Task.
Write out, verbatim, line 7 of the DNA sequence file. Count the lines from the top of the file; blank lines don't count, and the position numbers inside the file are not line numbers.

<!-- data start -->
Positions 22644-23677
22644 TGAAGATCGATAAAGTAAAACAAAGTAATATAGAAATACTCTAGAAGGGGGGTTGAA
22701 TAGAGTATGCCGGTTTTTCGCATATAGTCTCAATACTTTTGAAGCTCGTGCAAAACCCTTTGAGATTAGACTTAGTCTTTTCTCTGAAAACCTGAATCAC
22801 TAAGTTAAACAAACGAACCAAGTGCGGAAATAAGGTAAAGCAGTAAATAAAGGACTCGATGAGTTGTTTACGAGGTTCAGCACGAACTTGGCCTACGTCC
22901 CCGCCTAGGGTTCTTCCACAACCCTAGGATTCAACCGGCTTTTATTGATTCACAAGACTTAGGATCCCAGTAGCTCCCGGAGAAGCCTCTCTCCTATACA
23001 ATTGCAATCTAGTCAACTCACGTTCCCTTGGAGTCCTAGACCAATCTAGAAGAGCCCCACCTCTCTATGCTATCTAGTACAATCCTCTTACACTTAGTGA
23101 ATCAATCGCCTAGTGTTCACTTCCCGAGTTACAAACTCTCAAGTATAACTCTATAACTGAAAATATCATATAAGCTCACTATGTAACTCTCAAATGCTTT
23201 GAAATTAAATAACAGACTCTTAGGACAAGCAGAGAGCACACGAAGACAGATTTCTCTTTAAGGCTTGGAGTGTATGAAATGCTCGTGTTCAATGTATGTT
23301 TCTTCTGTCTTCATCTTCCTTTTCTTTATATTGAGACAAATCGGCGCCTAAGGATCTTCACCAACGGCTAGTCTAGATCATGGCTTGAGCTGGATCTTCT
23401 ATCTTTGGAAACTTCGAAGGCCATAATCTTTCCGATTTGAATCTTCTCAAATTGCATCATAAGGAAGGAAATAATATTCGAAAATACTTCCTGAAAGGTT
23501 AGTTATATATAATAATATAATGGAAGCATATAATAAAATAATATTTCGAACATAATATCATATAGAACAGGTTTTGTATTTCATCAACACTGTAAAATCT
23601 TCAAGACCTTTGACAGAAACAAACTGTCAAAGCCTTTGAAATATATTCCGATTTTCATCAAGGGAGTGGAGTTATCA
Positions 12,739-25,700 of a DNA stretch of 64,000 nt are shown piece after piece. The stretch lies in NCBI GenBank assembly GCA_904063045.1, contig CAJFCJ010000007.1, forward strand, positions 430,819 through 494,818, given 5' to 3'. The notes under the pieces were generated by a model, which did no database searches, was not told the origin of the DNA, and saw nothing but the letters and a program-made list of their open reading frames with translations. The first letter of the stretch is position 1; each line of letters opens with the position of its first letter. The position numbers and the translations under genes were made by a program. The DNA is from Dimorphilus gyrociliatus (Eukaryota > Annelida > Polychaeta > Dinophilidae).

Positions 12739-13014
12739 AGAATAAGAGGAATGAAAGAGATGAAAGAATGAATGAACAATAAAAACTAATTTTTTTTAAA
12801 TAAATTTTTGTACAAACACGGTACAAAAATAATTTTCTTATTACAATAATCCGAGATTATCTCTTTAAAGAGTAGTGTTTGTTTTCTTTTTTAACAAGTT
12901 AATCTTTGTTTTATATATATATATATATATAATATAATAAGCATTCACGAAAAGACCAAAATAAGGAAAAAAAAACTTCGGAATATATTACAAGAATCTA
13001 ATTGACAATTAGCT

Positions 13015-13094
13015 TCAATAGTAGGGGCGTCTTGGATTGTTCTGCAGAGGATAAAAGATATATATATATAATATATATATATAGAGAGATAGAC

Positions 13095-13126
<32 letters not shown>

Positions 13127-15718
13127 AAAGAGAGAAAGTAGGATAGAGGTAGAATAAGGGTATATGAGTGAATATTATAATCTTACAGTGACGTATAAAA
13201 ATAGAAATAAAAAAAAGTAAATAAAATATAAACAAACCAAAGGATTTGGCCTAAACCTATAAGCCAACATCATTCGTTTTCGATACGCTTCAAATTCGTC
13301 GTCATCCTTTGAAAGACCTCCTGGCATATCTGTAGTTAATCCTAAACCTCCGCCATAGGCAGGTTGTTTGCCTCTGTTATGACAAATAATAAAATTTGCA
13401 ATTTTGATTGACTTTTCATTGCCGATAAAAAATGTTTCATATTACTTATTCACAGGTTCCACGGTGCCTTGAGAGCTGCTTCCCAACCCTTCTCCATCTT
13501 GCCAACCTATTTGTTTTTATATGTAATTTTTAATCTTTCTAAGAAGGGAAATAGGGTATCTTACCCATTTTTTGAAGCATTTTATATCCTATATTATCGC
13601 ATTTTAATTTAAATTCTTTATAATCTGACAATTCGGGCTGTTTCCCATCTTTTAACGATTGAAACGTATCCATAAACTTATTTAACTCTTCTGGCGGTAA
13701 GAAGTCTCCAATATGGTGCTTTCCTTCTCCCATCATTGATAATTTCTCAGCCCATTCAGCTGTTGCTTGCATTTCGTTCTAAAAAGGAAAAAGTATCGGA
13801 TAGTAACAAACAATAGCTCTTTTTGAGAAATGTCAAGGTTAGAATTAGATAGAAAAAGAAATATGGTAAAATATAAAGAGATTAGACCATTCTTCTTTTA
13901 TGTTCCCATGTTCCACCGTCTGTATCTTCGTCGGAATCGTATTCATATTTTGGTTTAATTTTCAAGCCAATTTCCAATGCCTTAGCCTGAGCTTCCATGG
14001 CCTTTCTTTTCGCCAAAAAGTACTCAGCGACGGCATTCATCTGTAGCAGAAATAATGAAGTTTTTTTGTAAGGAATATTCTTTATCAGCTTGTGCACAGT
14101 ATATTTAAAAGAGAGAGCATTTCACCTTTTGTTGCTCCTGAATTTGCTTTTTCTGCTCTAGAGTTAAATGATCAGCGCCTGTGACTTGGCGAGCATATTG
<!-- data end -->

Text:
23101 ATCAATCGCCTAGTGTTCACTTCCCGAGTTACAAACTCTCAAGTATAACTCTATAACTGAAAATATCATATAAGCTCACTATGTAACTCTCAAATGCTTT